Explore the true North, the land of spectacular scenery, abundant wildlife and friendly hospitality.
WHAT TO SEE, TO DO AND WHERE: Mount McKinley is the highest mountain in North America (6,194 m or 20,306 feet), 150 miles from Fairbanks. Mountain climbing season is very short because of cold weather, strong winds and avalanche hazards. Nearly 1,000 people each season attempt the mountain, the best climbing conditions are in June. The peak is located in Denali National Park that offers superb mountain scenery and incomparable wildlife viewing, from 400-kg (900 lbs) grizzlies to Alaska state birds, willow ptarmigans, from Dall sheep to porcupines. Many visitors come to Alaska in winter to see Aurora Borealis when Northern Lights glow in all its glory. Birdwatching is also very popular among Alaska visitors, over 250 bird species inhabit the area, especially the southwest region. You can find all Grizzly fishing Alaska nature watch viewing sites including detail maps here. Whale watching boat trips allow the visitors an opportunity to observe and photograph Beluga, Orca, Humpback and Gray whales, along with many other marine mammals, in their natural environment. Available Alaska whale watching tours are listed by geographic region here. There many miles of trails for backpackers- from the pristine glaciers and fjords of remote Wrangell-St Elias National Park to the famous Chilkoot Trail where you follow the footsteps of the Klondike gold prospectors on this demanding 33-mile route near Skagway. It is a difficult hike and usually takes three to five days. The Alaska Trail system has over 40 both land and water-based trails with recognized recreational, scenic, and historic value...read more »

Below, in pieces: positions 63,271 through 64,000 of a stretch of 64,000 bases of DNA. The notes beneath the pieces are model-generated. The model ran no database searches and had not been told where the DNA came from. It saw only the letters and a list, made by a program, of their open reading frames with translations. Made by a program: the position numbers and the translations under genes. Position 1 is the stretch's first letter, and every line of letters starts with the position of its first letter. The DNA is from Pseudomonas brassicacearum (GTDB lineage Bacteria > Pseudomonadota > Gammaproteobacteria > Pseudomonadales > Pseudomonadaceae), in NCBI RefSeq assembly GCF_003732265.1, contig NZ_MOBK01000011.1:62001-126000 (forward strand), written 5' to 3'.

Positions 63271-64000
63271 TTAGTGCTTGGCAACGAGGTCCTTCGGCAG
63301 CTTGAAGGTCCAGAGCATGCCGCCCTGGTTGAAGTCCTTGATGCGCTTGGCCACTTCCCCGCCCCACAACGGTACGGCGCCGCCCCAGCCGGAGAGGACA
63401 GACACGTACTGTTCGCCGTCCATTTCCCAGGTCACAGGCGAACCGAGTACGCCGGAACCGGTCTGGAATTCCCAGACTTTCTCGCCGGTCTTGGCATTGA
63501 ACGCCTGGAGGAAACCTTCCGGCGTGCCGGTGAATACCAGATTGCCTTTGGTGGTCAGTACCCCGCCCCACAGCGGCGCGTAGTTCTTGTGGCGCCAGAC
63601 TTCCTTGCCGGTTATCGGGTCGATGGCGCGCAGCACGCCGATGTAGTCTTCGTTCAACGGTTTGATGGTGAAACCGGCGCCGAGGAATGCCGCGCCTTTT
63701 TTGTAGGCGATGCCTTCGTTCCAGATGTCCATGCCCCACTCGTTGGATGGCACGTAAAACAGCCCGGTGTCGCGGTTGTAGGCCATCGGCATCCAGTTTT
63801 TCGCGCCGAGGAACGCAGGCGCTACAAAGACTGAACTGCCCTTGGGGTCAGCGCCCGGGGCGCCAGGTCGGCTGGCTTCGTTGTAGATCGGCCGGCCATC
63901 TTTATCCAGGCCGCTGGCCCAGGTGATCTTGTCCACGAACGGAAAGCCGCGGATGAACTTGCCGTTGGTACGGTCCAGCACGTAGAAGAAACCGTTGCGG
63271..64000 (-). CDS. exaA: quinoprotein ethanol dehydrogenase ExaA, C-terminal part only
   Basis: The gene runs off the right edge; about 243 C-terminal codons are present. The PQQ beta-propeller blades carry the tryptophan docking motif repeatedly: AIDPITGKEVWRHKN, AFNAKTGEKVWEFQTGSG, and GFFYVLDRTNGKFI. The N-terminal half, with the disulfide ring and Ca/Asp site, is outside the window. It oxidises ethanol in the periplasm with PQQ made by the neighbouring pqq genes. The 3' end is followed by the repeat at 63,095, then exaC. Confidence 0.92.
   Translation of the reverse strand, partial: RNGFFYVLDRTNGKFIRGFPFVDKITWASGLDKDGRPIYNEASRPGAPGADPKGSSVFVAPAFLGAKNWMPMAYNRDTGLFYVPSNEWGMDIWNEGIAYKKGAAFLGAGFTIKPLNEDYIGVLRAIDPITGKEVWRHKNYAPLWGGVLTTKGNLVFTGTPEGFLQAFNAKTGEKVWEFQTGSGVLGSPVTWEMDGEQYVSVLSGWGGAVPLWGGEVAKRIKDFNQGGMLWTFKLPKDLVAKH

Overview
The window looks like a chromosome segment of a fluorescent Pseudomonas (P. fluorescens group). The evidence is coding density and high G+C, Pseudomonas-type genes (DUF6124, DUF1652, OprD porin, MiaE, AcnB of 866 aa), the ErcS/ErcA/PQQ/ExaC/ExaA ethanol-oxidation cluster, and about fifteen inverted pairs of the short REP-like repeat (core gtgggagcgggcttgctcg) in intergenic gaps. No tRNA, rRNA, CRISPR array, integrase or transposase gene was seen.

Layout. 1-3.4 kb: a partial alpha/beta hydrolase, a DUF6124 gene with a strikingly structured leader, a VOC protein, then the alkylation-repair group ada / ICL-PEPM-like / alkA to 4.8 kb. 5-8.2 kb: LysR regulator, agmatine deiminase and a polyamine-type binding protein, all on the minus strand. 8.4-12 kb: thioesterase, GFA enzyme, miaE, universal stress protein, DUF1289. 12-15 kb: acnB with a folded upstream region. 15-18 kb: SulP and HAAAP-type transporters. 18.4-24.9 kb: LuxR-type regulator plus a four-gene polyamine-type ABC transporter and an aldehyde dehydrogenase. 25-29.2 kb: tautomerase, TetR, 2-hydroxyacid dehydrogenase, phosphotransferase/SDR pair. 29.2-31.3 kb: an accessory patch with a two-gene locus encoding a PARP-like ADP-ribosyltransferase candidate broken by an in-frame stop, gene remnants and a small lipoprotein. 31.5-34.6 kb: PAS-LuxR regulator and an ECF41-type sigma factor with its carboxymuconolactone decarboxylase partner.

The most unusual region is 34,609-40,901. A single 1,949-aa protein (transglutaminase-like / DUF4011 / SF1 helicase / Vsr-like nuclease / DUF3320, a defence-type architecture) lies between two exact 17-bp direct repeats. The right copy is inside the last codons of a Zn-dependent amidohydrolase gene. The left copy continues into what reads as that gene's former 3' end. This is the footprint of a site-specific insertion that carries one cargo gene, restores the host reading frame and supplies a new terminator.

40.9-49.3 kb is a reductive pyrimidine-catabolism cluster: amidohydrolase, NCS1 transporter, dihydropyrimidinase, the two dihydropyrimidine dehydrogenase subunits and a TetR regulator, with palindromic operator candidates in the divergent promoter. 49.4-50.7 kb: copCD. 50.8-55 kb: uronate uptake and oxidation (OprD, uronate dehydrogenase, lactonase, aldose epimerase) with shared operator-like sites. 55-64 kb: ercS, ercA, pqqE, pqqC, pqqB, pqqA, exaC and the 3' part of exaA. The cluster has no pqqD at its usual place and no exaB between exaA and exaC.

Kodiak Island Halibut Fishing
Fishing for Halibut on Kodiak Island is as diverse as anywhere along the Pacific Coast. At Kodiak Island Resort in Larsen Bay, Alaska we try to mix up the techniques and methods we use to catch halibut. Our primary motivation is we are always trying to find the magic potion that never fails to catch fish. Unfortunately we have yet to perfect those techniques to the point of being infallible but we are getting close.
Our most successful halibut fishing trips begin by obtaining several dozen fresh herring. This is done by locating schools of herring and dropping down gold hook rigs to catch them. After our bait is obtained we move out into Shelikof Straits and drop our anchor in about 150 feet of water, near a drop-off to 600 feet....read more »